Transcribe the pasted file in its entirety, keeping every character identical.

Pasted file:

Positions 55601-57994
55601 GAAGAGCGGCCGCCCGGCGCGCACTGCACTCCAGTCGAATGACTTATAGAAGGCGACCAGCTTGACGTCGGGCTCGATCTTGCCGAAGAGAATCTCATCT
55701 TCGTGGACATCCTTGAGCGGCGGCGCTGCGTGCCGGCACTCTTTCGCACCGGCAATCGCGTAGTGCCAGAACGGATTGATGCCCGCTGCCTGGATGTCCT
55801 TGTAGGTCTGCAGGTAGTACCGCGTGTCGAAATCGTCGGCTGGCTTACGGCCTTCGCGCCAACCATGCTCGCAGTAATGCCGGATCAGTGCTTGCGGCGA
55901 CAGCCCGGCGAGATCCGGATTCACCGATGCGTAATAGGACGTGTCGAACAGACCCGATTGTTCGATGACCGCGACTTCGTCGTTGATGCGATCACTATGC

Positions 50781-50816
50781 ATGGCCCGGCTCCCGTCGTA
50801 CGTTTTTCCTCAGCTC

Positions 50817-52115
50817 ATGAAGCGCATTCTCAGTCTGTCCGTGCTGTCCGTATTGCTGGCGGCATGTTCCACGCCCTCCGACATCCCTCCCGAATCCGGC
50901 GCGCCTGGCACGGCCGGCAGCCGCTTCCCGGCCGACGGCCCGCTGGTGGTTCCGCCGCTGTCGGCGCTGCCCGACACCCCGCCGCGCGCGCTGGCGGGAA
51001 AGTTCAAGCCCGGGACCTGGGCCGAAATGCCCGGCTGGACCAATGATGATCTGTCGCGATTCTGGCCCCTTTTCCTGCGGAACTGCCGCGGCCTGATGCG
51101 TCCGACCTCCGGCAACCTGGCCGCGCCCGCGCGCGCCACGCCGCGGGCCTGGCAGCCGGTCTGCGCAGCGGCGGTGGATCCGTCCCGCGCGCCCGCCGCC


Positions 55601-57994
55601 GAAGAGCGGCCGCCCGGCGCGCACTGCACTCCAGTCGAATGACTTATAGAAGGCGACCAGCTTGACGTCGGGCTCGATCTTGCCGAAGAGAATCTCATCT
55701 TCGTGGACATCCTTGAGCGGCGGCGCTGCGTGCCGGCACTCTTTCGCACCGGCAATCGCGTAGTGCCAGAACGGATTGATGCCCGCTGCCTGGATGTCCT
55801 TGTAGGTCTGCAGGTAGTACCGCGTGTCGAAATCGTCGGCTGGCTTACGGCCTTCGCGCCAACCATGCTCGCAGTAATGCCGGATCAGTGCTTGCGGCGA
55901 CAGCCCGGCGAGATCCGGATTCACCGATGCGTAATAGGACGTGTCGAACAGACCCGATTGTTCGATGACCGCGACTTCGTCGTTGATGCGATCACTATGC

Positions 50781-50816
50781 ATGGCCCGGCTCCCGTCGTA
50801 CGTTTTTCCTCAGCTC

Positions 50817-52115
50817 ATGAAGCGCATTCTCAGTCTGTCCGTGCTGTCCGTATTGCTGGCGGCATGTTCCACGCCCTCCGACATCCCTCCCGAATCCGGC
50901 GCGCCTGGCACGGCCGGCAGCCGCTTCCCGGCCGACGGCCCGCTGGTGGTTCCGCCGCTGTCGGCGCTGCCCGACACCCCGCCGCGCGCGCTGGCGGGAA
51001 AGTTCAAGCCCGGGACCTGGGCCGAAATGCCCGGCTGGACCAATGATGATCTGTCGCGATTCTGGCCCCTTTTCCTGCGGAACTGCCGCGGCCTGATGCG
51101 TCCGACCTCCGGCAACCTGGCCGCGCCCGCGCGCGCCACGCCGCGGGCCTGGCAGCCGGTCTGCGCAGCGGCGGTGGATCCGTCCCGCGCGCCCGCCGCC